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Depravity in an Exotic Locale.,
This review is from: Shanghai Gesture (DVD)
"The Shanghai Gesture" is often regarded as an early film noir. I'm not sure I'd go so far as to call it noir. Maybe proto-noir. It embodies some noir conventions and defies others. "The Shanghai Gesture" is a dark story of revenge and greed among seedy underworld characters. But the underworld is in Shanghai, not in the urban jungle of World War II-era America. The story takes place when Shanghai was an international city, part of the British Empire, "a refuge for people who wished to live between the lines of laws and customs", as we're told in the introduction to the film.
The film's first scene shows us a street in Shanghai populated by colorful characters from every corner of the globe. Then we enter "Mother Gin Sling's Casino", an opulent gambling house where Asian, European, Indian, American, and Arab patrons come to be entertained and where no one likes to talk about his nationality. Most of the film takes place in this exotic casino where shootings are commonplace and no law exists except for that of the proprietor, Mother Gin Sling (Ona Munson). One evening, Mother Gin Sling is informed that she must close her establishment and move to another part of town. This district of the city has been purchased by a conglomerate that intends to renovate it. Not too concerned about the problem, Mother Gin sets about finding a way to bribe or threaten the new owner, Sir Guy Charteris (Walter Huston) into letting her stay. That same evening a beautiful young woman calling herself Poppy Smith (Gene Tierney) visits the casino. A pampered and overprotected rich girl straight from finishing school, Poppy is looking for adventure and danger in the "wicked city". With the encouragement of Doctor Omar (Victor Mature), a slick, poetic ladies' man who works for Mother Gin Sling, she finds too much of it. But everything that goes on in Mother Gin Sling's casino is to her purposes, which will be revealed at a dinner party on the Chinese New Year, attended by Sir Guy and Shanghai's powerful people.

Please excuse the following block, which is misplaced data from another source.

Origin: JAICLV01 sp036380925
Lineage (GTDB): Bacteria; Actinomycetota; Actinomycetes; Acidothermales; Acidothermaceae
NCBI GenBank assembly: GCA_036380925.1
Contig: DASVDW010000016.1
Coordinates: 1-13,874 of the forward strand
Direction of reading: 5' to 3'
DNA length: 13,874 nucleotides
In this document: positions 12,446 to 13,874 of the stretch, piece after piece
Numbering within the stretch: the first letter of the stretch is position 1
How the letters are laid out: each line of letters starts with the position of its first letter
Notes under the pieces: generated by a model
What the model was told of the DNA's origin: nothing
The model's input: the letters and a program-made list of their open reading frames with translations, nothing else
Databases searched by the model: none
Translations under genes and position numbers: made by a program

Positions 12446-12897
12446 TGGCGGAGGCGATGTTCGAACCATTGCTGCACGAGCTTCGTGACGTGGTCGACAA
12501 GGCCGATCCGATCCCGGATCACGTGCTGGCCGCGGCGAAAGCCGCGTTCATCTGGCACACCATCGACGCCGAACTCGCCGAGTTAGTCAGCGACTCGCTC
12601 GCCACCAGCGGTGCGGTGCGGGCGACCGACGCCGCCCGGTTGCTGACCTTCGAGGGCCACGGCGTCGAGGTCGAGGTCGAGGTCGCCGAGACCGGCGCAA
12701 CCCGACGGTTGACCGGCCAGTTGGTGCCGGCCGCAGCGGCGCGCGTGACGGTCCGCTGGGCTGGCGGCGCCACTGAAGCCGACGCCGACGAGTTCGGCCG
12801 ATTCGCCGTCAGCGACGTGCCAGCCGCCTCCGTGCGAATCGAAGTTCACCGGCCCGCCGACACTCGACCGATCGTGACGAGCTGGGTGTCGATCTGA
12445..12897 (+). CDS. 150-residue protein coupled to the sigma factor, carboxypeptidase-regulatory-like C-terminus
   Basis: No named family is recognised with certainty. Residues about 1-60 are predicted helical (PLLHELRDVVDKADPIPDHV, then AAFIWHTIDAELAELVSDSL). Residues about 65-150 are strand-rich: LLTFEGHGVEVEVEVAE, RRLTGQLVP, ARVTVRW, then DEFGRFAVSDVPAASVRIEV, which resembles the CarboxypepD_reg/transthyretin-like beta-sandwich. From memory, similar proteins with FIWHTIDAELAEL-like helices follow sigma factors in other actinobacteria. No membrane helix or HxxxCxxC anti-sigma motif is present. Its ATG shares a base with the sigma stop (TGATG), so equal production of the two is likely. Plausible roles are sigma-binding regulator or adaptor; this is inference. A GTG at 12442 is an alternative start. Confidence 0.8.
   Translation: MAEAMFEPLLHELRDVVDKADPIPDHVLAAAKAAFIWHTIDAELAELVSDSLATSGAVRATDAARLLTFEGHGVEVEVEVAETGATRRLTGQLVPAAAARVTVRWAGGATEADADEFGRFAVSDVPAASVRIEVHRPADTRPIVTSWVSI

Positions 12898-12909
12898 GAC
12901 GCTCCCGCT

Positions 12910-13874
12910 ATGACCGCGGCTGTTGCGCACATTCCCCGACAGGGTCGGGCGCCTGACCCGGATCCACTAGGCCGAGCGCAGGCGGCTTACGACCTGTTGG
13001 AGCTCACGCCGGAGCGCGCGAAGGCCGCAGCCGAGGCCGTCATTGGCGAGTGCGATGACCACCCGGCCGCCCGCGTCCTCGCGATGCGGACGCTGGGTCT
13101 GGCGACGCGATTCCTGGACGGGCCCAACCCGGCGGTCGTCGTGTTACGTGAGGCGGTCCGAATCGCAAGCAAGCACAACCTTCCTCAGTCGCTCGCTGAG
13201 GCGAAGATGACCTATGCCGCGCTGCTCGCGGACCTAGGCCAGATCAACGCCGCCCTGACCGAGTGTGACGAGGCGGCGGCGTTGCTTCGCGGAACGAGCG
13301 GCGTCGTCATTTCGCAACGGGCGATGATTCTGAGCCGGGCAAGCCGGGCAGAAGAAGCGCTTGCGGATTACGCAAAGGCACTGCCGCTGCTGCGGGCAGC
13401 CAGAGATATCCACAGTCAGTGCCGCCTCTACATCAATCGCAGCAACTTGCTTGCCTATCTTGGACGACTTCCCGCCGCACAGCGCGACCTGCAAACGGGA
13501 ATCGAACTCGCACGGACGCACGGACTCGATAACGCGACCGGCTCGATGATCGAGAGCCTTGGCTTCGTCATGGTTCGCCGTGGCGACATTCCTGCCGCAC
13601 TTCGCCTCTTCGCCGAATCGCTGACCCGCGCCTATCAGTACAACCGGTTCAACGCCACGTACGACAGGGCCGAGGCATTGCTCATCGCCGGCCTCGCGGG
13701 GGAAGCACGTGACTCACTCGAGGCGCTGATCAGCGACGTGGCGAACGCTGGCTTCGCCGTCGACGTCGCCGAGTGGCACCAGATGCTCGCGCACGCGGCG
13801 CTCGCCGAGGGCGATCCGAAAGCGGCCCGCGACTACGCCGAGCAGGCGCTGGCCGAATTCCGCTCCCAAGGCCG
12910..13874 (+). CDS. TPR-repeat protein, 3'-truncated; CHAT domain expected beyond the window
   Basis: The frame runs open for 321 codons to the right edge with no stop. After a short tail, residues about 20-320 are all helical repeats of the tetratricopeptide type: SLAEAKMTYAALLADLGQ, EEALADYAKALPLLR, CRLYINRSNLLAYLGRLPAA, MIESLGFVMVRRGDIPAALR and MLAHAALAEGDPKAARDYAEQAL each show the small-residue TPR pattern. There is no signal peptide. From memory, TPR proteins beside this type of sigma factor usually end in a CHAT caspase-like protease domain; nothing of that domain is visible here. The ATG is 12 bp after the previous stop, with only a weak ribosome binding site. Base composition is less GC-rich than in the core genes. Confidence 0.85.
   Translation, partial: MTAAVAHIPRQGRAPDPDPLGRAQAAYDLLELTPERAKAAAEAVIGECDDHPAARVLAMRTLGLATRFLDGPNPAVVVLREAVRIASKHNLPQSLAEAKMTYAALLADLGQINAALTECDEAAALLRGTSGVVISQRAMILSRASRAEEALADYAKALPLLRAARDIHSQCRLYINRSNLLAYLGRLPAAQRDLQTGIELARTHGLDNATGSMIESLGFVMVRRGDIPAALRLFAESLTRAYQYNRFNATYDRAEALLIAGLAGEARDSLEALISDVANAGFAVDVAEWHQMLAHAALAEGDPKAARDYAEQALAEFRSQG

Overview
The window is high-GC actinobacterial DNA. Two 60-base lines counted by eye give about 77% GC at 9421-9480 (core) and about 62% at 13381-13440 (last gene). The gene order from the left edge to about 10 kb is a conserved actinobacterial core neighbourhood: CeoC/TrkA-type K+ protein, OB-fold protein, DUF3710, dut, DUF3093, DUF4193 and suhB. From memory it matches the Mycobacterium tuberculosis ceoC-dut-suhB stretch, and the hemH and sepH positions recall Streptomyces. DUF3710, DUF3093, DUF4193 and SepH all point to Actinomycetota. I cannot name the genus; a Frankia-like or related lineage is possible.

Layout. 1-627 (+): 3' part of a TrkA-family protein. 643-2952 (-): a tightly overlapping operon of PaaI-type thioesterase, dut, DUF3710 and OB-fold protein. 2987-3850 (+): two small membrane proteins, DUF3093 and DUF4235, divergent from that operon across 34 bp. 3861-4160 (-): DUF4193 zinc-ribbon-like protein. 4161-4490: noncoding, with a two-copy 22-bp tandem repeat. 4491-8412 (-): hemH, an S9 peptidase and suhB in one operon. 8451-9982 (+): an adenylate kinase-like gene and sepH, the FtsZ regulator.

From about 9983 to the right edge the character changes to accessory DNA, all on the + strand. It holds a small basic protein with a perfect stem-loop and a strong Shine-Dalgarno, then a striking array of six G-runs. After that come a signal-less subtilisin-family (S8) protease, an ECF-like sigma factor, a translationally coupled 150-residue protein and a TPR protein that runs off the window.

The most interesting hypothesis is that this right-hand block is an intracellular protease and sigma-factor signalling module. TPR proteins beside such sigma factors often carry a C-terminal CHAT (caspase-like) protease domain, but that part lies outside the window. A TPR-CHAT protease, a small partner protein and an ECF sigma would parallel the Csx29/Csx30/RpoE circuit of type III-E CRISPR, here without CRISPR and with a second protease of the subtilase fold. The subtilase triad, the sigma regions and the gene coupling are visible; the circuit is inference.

"The Shanghai Gesture" was originally a play by John Colton, and sometimes it feels stagy. Written for Broadway in 1925, the story tries to bring together all manner of vice in an irresistibly exotic location, which is nothing if not entertaining. The most enjoyable performance in the film is probably that of Phyllis Brooks as tough chorus girl Dixie Pomeroy, who has landed in Shanghai and has to make the best of it. She's got spunk and most of the film's best lines, although she's a minor character. Gene Tierney is generally convincing as a spoiled rich girl who is transformed into a raving junkie. And she radiates star power. Ona Munson is always upstaged by her outrageous coiffure.
"The Shanghai Gesture" hasn't fared well with critics, but it was never intended to be great writing. This is salacious popular entertainment, the stuff of pulp fiction. We have a pretty young woman in an exotic environment who jettisons all propriety and succumbs to a lifestyle of debauchery. In a grand style. And to her own ruin, of course. Shanghai? International intrigue? Gene Tierney? I can't help but be entertained, even if the film is a bit ridiculous.
The DVD (Image Entertainment disc): This isn't a pristine print of the film. It has some white specks, although not enough to be distracting. The sound needs to be cleaned up, but the only major problems are during the dinner sequence. It's very watchable, but it needs some work. The only bonus features are text filmographies for director Josef von Sternberg and four members of the cast.